Curator

Working in a museum is a popular career or goal for many who are interested in archaeology. As we’re discovering, there are many different jobs within a museum for you to work in. Working as a curator is one of the more well known jobs, but what does it really entail?

 

The title of curator comes from the word ‘to care’. And that really sums this job up – you’ll be caring for collections at a museum. 

This job can vary depending on what museum you work at – for example, at a larger, perhaps a national museum, you may work with a specific collection. Think of the British Museum or the National Museum of Scotland. These museums have many different galleries and collections, spanning different time periods and geographical locations. Working as a curator, you may be in charge of The Egyptian collection… the Near East gallery… the Early Peoples gallery. And within this, you may be in charge of others who work specifically within your area. Smaller, independent or local museums may not hire as many staff, or have as much material and as many separate collections. Therefore, as curator, you may be in charge of a wider area and more people. 

 

In general, curators will be in charge of managing most aspects of their collections. This can include cataloguing the artefacts, storing them in the right conditions, acquiring new artefacts, research collections, and the display of collections to the public (whether that’s creating displays for the museum, or sharing the collection online and digitally). And those are just some of the jobs! 

 

Sometimes, museums can share artefacts and even exhibitions – think back to your last visit at a museum. Did you notice some of the artefacts were missing and had signs to say ‘on loan to…’, or maybe your favourite artefact had a label to say ‘on loan from..’. Curators will be in charge of buying, selling and the loan of artefacts to and from other museums. It’s becoming popular to have travelling exhibitions too – right now, the National Museum of Scotland has an exhibition on the Tyrannosaurus, and The British Museum has the touring exhibition of Tutankhamun. Working as a curator, you’ll help to arrange these exhibitions too.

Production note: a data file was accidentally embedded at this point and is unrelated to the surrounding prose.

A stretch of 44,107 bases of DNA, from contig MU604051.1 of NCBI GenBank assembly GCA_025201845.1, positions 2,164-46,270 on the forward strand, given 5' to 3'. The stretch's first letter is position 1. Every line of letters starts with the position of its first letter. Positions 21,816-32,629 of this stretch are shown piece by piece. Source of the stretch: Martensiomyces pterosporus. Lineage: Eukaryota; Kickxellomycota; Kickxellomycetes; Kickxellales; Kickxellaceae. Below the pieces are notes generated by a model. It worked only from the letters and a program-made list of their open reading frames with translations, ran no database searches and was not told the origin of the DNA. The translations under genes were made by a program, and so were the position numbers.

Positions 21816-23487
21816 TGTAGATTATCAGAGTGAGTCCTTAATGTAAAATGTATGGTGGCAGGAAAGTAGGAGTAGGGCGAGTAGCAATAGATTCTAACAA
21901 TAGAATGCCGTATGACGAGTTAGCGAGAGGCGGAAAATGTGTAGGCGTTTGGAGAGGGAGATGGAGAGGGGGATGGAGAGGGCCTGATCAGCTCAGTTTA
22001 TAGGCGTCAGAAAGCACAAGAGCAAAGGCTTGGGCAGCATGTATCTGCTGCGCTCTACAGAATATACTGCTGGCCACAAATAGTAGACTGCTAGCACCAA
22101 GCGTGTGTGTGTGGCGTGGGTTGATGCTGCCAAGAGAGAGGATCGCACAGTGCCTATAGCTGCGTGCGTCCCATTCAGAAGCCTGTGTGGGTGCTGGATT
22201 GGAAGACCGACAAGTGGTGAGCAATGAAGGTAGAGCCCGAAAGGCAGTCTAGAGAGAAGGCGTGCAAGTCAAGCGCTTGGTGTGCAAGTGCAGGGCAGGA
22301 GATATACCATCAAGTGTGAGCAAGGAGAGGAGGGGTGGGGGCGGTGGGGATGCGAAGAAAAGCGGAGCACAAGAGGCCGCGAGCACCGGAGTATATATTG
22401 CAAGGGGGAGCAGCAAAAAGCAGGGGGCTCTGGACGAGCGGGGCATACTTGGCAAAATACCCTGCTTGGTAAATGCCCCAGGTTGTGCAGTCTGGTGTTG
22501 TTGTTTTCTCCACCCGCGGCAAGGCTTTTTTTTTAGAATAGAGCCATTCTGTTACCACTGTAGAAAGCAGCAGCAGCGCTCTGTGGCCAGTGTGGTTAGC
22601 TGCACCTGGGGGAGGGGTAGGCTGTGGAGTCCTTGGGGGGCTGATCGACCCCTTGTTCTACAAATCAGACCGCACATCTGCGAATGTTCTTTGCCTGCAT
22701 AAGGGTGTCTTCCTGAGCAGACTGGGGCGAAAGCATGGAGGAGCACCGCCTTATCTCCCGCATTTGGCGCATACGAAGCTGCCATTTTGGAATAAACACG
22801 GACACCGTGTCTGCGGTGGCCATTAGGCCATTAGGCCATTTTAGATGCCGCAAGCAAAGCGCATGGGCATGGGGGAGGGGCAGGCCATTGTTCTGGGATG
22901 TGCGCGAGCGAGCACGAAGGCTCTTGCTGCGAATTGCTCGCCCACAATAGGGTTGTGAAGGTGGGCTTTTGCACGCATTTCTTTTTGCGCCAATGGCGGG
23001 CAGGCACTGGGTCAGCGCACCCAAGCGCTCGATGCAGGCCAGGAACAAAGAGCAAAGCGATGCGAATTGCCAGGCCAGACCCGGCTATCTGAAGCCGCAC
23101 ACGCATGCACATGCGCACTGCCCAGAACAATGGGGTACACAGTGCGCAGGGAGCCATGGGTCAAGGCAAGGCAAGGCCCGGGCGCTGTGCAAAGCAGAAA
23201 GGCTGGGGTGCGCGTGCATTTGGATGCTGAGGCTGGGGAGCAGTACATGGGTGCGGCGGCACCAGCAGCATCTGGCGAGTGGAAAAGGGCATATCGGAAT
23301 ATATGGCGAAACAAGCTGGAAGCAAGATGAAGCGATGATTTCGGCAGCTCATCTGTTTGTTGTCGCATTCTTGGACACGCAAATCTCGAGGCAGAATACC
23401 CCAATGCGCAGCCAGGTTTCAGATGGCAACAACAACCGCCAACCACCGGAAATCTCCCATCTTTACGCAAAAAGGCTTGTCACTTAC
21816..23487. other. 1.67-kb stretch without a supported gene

If you enjoy research, then this role may be good for you. Many curators, especially at larger museums will spend some of their time researching objects. If you’re in charge of a specific collection, then chances are you will be a specialist in this area. You will research the objects, and help to create the story that is told to the public. 

 

Depending on how big the museum is, you may work in a team of curators, and you may have volunteers and assistants working with you. Some museums will have many different departments, such as education and learning departments, which you will have to work closely with. 

 

If you are interested in becoming a curator, keep an eye on this page where we will shortly be sharing stories from people who work as a curator!   

This text is here as a small introduction to working as a curator. If you work as a curator and would like to update this piece or write a piece for archaeo-logic then please get in touch. If you'd like to share a post with your day-to-day life in your job then send us a message!

Get In Touch

IIf you've got questions, concerns or something you'd like us to share - get in touch!

contact@archaeologic.org

 

SUBSCRIBE FOR UPDATES

Follow Us

  • Facebook - Black Circle
  • Twitter Basic Black
  • Black Instagram Icon
This site was designed with the
.com
website builder. Create your website today.
Start Now